Thanks to some curious emails and a couple of dormant Google Alerts, it's come to my attention that the Travel Time Tube Map I made a few years ago has had a sudden resurgence of internet fame. My original blog post informs me that it's over 5 years old. Wow!
I'm not sure who rediscovered it first, but thanks to everyone who's linked to it so far including Fast Co. Design, Creativity Online, Wired UK, PSFK, Roomthily, Inteloquent, OpenStreetMap and numerous Twitter and Facebook users.
The map has been picked up by a few books and exhibitions over the years, including the wonderful Form + Code by Casey Reas and Chandler McWilliams. If you're interested in how this kind of work gets made then the book is essential.
If you're interested in a more thorough theoretical exploration of isochrones I can recommend Nicholas Street's Time Contours paper on the subject. If you find yourself yearning for an even deeper treatment of transit data, look around for people like Mike Frumin who take research far more seriously than I do!
If you want to play around with this code for yourself, it should be relatively easy to fix up for current versions of Processing (probably just the fonts will need updating, please leave a comment if there's anything else) and you can get the data here.
I've had a few requests to update the map with current data, including the East London Line and Heathrow Terminal 5, as well as suggestions to include the overground in south London and elsewhere. Sadly I haven't found a coherent and consistent data source that I could drop-in as a replacement for my hand-edited original. The official Transport for London data sources on data.gov.uk look promising, and I've had a couple of under-the-table offers from people with access to time-table data, but these all require more time and effort than I have for the map at the moment. In future I'd like to move the map to a more 201x format like Canvas or SVG, perhaps porting to Processing JS. Perhaps an app? One day...
It turns out Oakland airport has a form to fill in if you want flight schedule information. I haven't tried it yet, so I'm not sure if they'll respond to casual interest, but it's nice to know they're accessible.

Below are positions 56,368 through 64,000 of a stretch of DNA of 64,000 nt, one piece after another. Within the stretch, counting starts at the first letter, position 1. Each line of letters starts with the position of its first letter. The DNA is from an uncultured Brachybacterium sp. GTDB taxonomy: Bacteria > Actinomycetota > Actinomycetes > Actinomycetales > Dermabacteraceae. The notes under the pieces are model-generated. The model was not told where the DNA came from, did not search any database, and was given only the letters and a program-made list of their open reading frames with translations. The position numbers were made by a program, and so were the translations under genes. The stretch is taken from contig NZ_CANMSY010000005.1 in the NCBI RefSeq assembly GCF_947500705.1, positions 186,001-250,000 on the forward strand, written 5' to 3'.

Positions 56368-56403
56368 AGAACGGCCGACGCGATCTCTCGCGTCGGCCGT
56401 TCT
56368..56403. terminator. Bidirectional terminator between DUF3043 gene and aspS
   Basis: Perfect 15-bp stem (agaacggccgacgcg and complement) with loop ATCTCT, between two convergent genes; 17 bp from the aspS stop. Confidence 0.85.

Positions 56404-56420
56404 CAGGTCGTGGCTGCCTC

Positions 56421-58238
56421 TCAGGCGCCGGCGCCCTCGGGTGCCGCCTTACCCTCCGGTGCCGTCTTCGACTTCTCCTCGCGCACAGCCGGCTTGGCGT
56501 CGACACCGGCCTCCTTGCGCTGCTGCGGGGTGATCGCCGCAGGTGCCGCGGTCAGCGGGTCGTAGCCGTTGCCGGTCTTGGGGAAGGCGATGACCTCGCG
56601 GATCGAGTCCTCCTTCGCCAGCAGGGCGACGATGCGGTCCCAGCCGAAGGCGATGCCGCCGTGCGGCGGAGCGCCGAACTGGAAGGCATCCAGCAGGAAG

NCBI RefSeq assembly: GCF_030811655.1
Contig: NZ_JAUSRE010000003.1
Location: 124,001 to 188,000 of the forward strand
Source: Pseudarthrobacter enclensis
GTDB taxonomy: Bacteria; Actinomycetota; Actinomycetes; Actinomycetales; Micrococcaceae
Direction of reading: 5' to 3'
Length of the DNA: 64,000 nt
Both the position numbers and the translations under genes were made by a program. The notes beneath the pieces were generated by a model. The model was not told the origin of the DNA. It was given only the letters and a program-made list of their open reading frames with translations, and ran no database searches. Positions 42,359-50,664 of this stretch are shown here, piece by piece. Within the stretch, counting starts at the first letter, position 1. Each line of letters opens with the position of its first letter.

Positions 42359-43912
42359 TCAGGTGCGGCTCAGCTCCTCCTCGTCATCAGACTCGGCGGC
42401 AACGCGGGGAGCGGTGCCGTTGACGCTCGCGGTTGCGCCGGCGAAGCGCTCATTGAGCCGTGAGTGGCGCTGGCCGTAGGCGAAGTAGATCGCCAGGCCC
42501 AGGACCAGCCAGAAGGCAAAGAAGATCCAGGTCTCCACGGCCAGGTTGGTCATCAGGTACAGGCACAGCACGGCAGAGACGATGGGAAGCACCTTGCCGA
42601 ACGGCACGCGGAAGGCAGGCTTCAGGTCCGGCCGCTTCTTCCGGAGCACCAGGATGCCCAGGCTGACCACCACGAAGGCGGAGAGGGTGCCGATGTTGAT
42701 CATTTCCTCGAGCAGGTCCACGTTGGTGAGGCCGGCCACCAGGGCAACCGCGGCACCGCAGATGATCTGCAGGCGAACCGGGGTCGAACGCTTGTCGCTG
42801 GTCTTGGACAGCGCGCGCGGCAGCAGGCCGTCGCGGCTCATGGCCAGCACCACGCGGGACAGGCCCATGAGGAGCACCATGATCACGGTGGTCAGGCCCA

They also have an interesting PDF talking about how to interpret the data. Heathrow had nothing of the sort when I worked with their schedules at my last job. It was more a combination of hearsay, logic and rules of thumb to predict gate assignment there. Good stuff.
Barclays have launched a combined credit, Oyster and cash payment card for travellers in London (a textbook Greenfield device if ever I saw one). At the moment there are ads for it all over the tube featuring a variety of mocked-up Minority Report-style futurescapes based on present day London. Thanks to Flickr I found that Ned Richards grabbed a couple of snaps of them; he's definitely right that the golf courses aren't as exciting as roller-coasters.
I love this kind of imagery, but my last year of travel has pretty much convinced me that you don't need to mock them up. I haven't been any of the cities that get the most attention for their present day sci-fi realities (Tokyo, Dubai, Shanghai or Singapore), but there are pockets of unevenly distributed future all over the place. Here's a picture I took last week from London's Docklands Light Railway:
And one of the same part of London from the 23rd floor of One Churchill Place:
(apparently it was one of the first skyscrapers to be completed after 9/11 and therefore one with a tough attitude towards security and structure stability, which is good because just over to the right of this photo is London City Airport's runway)
I started thinking about the future-now of Western cities in May when XTech in Paris placed us in a hotel overlooking a tried-and-failed Modernist complex near the Eiffel tower. References to Alphaville were inevitable, the French origins of Parkour were entirely explained.
I'm not the only one taking these snaps though, my friend Adam took this one in Chicago recently. As if the city-scape there isn't sci-fi enough, his phone camera was kind enough to accidentally filtr it into concept territory, just so: